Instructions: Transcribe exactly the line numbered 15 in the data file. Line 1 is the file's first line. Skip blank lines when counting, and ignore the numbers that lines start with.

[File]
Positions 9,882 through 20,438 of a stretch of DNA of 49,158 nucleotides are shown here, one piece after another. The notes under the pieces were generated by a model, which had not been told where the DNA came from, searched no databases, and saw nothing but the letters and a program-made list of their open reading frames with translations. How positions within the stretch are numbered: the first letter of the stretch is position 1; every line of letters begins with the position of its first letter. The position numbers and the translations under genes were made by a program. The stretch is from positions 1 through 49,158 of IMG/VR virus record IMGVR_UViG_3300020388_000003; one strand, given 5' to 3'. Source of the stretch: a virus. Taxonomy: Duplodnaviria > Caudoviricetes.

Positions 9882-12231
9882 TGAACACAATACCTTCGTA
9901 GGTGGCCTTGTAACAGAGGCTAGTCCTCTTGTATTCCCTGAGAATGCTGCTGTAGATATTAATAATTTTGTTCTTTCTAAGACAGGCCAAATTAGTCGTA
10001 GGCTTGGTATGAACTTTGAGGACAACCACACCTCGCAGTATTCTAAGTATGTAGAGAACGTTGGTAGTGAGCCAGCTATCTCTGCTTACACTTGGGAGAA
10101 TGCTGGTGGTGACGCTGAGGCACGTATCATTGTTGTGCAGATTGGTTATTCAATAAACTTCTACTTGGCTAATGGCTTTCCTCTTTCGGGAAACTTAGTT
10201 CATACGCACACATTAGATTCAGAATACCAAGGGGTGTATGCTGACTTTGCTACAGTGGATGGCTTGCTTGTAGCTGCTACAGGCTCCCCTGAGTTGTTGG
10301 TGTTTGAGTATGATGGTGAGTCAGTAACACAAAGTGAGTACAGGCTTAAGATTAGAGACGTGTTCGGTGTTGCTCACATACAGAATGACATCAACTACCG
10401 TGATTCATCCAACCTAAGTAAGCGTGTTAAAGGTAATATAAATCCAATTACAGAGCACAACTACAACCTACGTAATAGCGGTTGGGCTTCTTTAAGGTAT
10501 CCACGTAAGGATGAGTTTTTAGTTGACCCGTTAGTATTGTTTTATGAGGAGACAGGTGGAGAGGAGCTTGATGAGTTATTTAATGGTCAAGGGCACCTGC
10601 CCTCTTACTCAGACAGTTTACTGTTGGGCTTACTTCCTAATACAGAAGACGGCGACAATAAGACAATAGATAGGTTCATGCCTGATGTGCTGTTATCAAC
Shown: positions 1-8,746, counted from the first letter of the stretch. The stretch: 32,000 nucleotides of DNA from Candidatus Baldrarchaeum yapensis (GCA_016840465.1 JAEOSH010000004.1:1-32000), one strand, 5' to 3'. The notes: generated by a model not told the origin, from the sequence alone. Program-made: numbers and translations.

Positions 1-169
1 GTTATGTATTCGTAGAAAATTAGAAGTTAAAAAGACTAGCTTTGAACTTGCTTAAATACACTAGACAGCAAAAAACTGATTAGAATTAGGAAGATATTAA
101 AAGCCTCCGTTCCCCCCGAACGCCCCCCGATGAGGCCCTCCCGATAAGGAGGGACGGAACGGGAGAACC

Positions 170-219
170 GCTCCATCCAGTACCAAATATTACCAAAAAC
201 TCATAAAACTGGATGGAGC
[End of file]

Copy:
101 AAGCCTCCGTTCCCCCCGAACGCCCCCCGATGAGGCCCTCCCGATAAGGAGGGACGGAACGGGAGAACC